Evaluating public involvement processes by combining perspectives from planners, participants, and normative theory
Funding:  National Science Foundation
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Project Summary

 From 1995-1997 we conducted a study of public participation in a forest policy-making process in northern New England and New York. We sought to understand various perspectives about the process held by planners and participants in this process and how they differed from normative theory.

Conclusions from this study have important implications for theorists of public participation. First, it is inappropriate to expect that criteria for designing or evaluating process will be universally held; many theories implicitly or explicitly assume such universality. Second, the subjects of our research study emphasized the importance of conceiving of any single process as just one part of a larger, ongoing political relationship among the participants. This brought to attention -- much more so than did our theory -- the important notions of trust and capacity building. Third, the subjects of this study were willing to accept unequal relations of power among the discourse participants, something our theory initially rejected. Fourth, this study suggested patterns of association between peoples’ interest positions and their normative beliefs about the process.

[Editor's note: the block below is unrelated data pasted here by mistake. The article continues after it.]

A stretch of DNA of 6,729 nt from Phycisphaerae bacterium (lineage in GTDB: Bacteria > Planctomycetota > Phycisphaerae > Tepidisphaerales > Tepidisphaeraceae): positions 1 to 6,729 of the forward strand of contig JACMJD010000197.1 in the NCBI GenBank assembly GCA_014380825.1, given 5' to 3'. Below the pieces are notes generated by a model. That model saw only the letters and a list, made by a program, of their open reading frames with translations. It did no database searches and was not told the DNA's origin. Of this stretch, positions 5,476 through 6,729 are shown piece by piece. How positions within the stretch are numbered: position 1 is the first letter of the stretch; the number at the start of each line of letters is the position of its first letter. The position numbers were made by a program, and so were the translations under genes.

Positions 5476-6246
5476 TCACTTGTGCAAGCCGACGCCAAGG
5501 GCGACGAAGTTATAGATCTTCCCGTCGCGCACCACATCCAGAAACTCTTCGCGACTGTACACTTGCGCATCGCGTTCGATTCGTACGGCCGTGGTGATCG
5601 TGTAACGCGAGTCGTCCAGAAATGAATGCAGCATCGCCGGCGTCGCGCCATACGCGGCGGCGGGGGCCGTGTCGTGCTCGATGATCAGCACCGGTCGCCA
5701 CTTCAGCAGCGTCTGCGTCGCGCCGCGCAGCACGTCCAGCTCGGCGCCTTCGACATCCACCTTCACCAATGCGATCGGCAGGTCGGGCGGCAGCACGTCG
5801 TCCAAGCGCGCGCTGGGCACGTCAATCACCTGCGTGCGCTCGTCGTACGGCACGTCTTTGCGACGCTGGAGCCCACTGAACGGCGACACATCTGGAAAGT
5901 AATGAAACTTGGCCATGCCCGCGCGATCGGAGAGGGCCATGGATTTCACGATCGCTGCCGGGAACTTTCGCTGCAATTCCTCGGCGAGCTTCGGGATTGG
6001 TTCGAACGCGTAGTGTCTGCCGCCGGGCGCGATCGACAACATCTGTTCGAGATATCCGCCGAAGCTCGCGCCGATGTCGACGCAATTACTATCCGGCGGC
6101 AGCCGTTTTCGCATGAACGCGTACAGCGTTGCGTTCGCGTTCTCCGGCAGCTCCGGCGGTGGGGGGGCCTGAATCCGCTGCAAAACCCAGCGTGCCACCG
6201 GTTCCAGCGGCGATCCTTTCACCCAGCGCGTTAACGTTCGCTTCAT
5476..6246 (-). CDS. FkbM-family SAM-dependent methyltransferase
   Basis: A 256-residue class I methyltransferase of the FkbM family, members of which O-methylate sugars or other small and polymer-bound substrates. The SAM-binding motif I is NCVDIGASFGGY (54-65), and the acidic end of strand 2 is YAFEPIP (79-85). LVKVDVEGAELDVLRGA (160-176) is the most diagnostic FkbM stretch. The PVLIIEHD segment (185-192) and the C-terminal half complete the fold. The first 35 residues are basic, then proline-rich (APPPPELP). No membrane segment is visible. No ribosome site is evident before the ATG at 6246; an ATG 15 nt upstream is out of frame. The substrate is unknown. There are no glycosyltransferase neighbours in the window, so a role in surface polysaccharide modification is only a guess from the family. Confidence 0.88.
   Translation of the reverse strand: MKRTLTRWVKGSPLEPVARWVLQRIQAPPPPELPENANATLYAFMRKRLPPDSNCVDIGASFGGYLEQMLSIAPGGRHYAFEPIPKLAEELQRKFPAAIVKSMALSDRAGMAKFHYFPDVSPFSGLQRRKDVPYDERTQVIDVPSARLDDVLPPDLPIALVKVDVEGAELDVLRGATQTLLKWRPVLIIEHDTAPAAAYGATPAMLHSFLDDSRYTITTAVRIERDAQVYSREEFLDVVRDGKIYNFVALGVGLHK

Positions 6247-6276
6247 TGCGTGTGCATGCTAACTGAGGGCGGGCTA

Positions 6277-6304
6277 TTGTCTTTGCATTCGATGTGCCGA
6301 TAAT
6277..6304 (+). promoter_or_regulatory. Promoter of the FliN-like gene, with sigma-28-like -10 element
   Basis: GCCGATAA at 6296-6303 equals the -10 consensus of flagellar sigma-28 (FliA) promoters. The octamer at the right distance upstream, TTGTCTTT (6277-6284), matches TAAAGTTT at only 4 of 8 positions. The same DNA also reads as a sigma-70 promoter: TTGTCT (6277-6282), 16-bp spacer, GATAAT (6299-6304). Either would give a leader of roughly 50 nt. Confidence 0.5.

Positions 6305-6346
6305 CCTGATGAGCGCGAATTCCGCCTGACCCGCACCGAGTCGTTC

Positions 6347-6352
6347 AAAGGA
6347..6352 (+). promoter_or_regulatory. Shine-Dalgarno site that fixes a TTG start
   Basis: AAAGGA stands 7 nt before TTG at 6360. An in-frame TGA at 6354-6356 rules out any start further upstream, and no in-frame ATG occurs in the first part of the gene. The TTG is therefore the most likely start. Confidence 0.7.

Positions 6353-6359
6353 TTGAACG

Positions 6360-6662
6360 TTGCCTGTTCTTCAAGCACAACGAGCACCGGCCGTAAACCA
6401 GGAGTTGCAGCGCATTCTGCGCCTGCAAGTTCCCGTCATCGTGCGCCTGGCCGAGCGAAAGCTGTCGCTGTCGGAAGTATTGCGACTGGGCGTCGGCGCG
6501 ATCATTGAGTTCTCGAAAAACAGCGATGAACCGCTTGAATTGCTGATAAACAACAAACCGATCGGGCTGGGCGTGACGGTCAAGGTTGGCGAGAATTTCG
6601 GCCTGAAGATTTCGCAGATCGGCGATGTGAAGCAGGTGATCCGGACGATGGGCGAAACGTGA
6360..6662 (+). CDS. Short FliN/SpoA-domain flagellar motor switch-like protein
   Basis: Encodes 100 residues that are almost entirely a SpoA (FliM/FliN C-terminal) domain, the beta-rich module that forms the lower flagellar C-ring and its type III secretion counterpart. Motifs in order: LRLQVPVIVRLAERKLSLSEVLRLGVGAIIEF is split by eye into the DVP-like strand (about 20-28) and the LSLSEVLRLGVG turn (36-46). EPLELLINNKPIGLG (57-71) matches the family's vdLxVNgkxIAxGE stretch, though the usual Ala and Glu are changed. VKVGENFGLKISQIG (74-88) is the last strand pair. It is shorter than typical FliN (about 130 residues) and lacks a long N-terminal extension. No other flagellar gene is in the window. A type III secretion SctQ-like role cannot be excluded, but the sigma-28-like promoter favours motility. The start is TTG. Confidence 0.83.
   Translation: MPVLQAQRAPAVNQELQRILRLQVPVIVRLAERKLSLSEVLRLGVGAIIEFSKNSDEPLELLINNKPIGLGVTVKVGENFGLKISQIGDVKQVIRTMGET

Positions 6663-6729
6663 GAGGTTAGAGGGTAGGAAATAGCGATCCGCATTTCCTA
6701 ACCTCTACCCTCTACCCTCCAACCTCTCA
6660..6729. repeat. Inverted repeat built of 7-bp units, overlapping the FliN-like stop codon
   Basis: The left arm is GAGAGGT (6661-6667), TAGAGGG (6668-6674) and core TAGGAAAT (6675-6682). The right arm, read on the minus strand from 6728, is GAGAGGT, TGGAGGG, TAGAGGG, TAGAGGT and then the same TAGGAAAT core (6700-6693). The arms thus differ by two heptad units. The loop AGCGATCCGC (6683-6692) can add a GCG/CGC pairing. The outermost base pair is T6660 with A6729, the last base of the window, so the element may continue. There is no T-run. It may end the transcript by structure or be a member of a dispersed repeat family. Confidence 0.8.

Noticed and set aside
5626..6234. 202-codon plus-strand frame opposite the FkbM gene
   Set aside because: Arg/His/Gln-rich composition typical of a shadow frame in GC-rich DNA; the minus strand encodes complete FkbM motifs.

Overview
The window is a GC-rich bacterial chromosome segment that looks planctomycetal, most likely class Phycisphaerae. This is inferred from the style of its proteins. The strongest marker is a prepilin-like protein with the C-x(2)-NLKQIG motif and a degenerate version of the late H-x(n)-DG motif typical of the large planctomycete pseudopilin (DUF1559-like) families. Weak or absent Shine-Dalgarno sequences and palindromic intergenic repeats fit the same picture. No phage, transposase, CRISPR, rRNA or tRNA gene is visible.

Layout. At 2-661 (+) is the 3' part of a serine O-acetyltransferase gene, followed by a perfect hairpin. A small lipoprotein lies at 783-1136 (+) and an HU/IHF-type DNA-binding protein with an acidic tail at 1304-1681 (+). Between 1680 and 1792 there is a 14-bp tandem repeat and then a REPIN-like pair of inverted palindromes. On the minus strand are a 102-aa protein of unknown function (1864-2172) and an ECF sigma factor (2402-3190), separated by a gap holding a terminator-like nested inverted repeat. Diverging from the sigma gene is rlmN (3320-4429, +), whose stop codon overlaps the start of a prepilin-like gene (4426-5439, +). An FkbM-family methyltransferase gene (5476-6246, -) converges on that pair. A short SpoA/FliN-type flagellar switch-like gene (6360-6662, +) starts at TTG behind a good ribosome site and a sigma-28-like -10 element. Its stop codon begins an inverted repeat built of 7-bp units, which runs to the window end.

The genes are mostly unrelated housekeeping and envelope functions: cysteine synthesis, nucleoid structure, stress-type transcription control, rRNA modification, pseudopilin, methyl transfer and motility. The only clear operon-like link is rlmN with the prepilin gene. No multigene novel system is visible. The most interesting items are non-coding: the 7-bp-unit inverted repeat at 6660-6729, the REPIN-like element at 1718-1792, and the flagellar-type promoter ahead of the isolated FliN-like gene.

Read more about the theoretical background of this project.

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